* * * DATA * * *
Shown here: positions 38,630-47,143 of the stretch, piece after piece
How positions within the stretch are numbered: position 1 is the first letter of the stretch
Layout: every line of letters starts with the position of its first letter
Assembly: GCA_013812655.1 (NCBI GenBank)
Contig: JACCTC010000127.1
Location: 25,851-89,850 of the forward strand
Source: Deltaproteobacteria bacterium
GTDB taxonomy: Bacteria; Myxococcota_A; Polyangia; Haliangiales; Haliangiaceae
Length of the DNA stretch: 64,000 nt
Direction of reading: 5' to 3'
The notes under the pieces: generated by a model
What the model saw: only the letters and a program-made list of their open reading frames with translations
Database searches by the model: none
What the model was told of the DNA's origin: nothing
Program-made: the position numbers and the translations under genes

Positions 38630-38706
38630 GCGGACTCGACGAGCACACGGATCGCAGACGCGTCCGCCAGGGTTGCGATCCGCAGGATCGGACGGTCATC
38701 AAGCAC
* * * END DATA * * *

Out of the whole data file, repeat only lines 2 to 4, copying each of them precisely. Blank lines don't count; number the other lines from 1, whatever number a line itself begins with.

How positions within the stretch are numbered: position 1 is the first letter of the stretch
Layout: every line of letters starts with the position of its first letter
Assembly: GCA_013812655.1 (NCBI GenBank)